You Can Only Run So Long...

Samuel discusses more of his own personal story and trying to run from the dysfunction and how it affected Samantha as they worked to recover from his affair and infidelity in their marriage.

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Samuel,
Another very interesting blog! Can relate to the running in my spouse. I am wondering if you can elaborate on what you mean by Samantha's co- dependency?

thank you...

thank you. best way i could say it was Samantha was codependent, though she didn't know it and i had no clue. she was using me to provide security and affirmation without looking to herself. when i wasn't perfect or when i wasn't all she wanted and needed she would either attack me or she would pull away from me. she was putting me in the place of either God or Christ or (if you're not a believer) her own differentiation. she was dependent upon me to make her feel good, strong, healthy, etc, etc, but then, in a very weird way she would somewhat chastise me if i wasn't able to be who she wanted. it was very tough to navigate through. she would look to me for affirmation, then if i wasn't able to give what she thought she wanted or needed she would then deal very harshly with me. hope that makes sense to you and provides some insight.

Thank you for that response

Thank you for that response Samuel. For me at least, it was clarifying and recognizable in myself.
On a separate note, you mentioned listening to music to help you get back to a good place. May I ask what music that is? My husband likes numerous genres of music, from AC/DC & motley crüe to some rap, country & bluegrass, to swing revival. He has yet to really find a positive/Christian metal or rock that he just really, downright likes. He kinda liked some of the early Petra when he was young, but now, meh...

Samuel,

Samuel,

So many similarities between you and my H's ability to run. He was the workaholic, community servant and social butterfly getting rewarded with attention and positive reinforcement about what a hard worker he is. Like Samantha, I was running too...partly after my H and partly what I thought was away from my own issues. Only I felt like I was running in place as I never felt any closer to my destination. I felt dejected, defeated and exhausted. And as you said, I'm not sure if either of us truly knew how lost we were.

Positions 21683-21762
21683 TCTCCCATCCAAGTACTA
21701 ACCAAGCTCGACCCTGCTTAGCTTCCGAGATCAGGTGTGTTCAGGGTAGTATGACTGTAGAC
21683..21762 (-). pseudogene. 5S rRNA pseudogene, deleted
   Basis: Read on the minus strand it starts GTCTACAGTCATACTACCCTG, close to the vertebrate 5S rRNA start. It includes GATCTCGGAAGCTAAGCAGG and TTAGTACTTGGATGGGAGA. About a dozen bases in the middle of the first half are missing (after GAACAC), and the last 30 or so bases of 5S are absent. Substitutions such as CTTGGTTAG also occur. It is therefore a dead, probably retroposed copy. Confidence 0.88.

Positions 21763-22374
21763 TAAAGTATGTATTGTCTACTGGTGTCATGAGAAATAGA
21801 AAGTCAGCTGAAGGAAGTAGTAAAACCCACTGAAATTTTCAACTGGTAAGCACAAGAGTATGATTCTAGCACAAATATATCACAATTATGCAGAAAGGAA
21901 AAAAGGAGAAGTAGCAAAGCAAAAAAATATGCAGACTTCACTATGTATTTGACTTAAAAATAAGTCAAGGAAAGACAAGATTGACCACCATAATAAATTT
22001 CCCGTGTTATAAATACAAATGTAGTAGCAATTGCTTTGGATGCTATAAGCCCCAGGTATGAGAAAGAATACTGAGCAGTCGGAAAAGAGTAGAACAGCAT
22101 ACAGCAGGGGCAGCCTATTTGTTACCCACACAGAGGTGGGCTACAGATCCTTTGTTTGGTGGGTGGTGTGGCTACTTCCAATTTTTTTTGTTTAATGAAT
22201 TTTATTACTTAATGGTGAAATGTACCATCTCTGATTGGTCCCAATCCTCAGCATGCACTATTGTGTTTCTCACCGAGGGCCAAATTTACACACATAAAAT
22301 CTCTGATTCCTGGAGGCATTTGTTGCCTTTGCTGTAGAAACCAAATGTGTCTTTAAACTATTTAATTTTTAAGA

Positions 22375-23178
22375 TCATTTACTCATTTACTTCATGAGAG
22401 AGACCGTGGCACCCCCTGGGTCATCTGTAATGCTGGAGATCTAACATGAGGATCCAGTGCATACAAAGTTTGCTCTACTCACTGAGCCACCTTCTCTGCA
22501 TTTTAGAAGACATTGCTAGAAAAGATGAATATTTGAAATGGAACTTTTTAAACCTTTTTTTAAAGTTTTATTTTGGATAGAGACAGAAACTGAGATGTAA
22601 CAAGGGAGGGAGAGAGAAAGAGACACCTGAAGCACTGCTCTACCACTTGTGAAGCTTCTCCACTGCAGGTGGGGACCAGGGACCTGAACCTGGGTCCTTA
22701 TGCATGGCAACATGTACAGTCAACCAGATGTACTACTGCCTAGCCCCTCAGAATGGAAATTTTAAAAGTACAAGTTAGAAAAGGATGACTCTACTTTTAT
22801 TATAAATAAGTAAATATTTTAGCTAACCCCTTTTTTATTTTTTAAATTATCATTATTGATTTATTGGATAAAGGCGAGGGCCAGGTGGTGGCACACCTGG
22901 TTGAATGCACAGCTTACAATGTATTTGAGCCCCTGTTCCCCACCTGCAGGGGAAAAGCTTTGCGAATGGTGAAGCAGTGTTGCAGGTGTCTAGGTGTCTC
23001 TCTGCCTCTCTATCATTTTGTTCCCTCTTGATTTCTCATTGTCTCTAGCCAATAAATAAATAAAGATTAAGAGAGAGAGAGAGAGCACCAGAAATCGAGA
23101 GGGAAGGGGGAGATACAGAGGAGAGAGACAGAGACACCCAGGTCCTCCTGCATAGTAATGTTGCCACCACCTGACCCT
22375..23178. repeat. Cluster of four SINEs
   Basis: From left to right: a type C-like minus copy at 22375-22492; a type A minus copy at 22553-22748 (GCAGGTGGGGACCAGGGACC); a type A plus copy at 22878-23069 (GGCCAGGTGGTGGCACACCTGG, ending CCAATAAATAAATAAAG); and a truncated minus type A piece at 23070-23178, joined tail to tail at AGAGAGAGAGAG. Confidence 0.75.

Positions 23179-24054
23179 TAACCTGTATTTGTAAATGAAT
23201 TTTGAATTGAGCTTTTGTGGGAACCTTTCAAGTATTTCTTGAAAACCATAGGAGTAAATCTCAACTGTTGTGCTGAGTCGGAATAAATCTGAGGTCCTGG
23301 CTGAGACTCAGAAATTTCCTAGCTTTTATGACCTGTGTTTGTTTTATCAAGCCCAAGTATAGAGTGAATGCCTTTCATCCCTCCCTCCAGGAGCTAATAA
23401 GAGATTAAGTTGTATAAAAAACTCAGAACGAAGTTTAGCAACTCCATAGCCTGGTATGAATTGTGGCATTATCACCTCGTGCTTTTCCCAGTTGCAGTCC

You chose to stop running and face the destruction, but not everyone responds that way. Not everyone has the ability to become self aware in any form or fashion. Or is it your belief that at some point in life we do face up, we do realize what we've left in our wake?

good question.....not easy answer...

thanks for the comment and for watching. i would say that I do believe we all have the opportunity to sober up, but it takes longer for some. not everyone does i dont think.....maybe later in life they come to realize a few things and see the light, though it may be too late with their spouse. i've seen it happen for sure. more times than not. i think people don't become self aware as they don't want to become self aware. if he, ie your spouse, is genuinely open to humility and seeing the light as they say and coming to a better place of humility and brokenness, then yes i do believe that chance awaits. if they simply are too prideful, stubborn, resistant and bitter, then perhaps they will not come to that point. i was faced with the opportunity to not humble myself and sober up, but i chose to embrace what was happening and listen to those that were in my life. i was a broken scared man. i was terrified of losing my kids and it was the very way my heart was crushed and caused me to humble myself, come clean and start life over. i hope that helps.

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